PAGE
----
Parker, on the other hand, was known for his quieter – but equally effective – approach toward activism. “He was a very charming, clear-headed person who said, ‘These are my needs and you ought to help me, and you ought to help others,’” Harman says.
Access U of T was created before the International Year of Disabled Persons, in 1981. The previous fall, the university hired its first “coordinator of services for the disabled,” a precursor to the current director of accessibility services.
Eileen Barbeau, a U of T graduate who worked at the International Student Centre, was hired on a 10-month contract. She was initially put in charge of recruiting volunteers to aid people with disabilities by reading aloud, assisting with research or helping them get to classes. Through the decades, the office grew into a division of student life that has 32 employees and more than 5,000 registered students at the St. George campus alone.
Barbeau says Parker was an invaluable resource during her early years on the job. “He was one of the first people I met and talked to,” she says. “He was his own Rolodex of information of all sorts.”
Working alongside Access U of T and the undergraduate students’ union, Barbeau’s office held events to raise awareness about the needs of students with disabilities. One highlight was an exhibition wheelchair basketball match between the Varsity Blues and a team of athletes with disabilities (Although she’s forgotten the score, Barbeau’s recollection is that the Blues were “clobbered.”)
Before graduating in 1987, Parker worked as the assistant provincial co-ordinator for the International Year of Disabled Persons and helped create an award-winning commercial with the slogan, “Label us able.”
After earning his degree, he continued to nudge institutions and government to improve services for people with disabilities. He successfully advocated for direct funding for a program that allows people with disabilities to hire and manage their own personal support workers instead of relying on an outside agency.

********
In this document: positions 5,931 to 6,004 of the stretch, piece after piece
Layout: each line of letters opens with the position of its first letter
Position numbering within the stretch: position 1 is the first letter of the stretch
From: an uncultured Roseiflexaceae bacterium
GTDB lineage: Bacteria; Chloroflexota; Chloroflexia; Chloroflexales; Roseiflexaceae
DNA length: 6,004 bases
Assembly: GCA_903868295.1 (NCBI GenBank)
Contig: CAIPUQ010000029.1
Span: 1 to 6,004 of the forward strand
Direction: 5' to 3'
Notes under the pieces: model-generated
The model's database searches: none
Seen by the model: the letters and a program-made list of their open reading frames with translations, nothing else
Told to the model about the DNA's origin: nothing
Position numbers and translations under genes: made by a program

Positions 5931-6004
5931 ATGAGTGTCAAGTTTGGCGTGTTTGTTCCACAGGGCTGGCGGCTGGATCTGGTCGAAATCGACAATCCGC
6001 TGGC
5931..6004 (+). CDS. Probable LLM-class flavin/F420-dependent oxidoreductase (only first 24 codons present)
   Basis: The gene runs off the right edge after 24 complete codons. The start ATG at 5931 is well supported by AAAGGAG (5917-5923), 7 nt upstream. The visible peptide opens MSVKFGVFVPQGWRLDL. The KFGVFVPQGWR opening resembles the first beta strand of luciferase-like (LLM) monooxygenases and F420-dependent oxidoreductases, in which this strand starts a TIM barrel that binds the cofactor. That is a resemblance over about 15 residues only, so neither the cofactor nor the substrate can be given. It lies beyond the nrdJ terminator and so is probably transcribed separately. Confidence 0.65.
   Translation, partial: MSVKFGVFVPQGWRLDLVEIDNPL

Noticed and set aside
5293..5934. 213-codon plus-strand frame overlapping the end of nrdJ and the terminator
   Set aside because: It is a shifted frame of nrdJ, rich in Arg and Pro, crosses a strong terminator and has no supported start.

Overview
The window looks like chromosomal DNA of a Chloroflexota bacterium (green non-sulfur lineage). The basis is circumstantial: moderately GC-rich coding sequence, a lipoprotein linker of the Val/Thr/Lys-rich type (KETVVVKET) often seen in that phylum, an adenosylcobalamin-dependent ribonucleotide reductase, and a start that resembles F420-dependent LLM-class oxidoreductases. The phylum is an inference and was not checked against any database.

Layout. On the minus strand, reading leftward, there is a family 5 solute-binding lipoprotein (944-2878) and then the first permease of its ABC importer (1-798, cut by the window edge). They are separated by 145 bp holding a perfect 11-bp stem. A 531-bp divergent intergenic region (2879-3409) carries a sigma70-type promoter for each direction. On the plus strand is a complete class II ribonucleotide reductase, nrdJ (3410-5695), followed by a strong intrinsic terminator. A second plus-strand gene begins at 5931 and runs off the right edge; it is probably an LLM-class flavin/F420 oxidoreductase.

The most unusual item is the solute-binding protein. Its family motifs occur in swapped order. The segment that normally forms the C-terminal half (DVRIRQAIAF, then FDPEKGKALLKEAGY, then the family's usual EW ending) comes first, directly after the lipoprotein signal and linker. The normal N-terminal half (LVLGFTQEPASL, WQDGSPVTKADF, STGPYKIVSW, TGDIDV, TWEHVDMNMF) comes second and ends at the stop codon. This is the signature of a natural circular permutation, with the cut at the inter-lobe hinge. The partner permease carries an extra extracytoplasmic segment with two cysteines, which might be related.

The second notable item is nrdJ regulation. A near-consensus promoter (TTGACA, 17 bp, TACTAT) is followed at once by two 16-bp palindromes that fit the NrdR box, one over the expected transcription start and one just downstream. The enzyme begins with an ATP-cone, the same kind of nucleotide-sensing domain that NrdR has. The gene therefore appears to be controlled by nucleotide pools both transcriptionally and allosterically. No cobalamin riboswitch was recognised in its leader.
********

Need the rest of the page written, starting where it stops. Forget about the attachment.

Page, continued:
“Peoples’ ideas are gradually changing, and direct funding is gradually dawning on a growing number of people as a really effective solution for the future to give people the control over their own situations,” he told the Disability Network.
Parker worked at Centre for Independent Living in Toronto, first as a manager of the direct funding program and then a consultant, until his retirement in 2018. Although he felt much progress had been made in the way of physical infrastructure, including curb cuts and accessible parking, he continued to see examples of discrimination and inequity in services and programs.
“People’s attitudes, in particular, are in many ways more difficult to change than a sidewalk curb,” agrees Bendall.
At home, Parker nurtured his daughter Emily’s passion for music, helping her practise piano, taking her to choir concerts and sharing recordings. Their bond grew even stronger after she started studying music at t U of T, engaging her dad in “in-depth (and highly nerdy) chats.”
She is on track to graduate this spring.
Growing up, she says she pitied her friends whose fathers didn’t have disabilities “because they were missing out on the unlimited wheelchair rides that never failed to amuse me.”
In addition to her father’s love and knowledge of music, Emily says she admired her dad’s open-mindedness and resilience.
“I learned from it all – values such as empathy and strength, and life lessons, including that it is possible to achieve any dream.”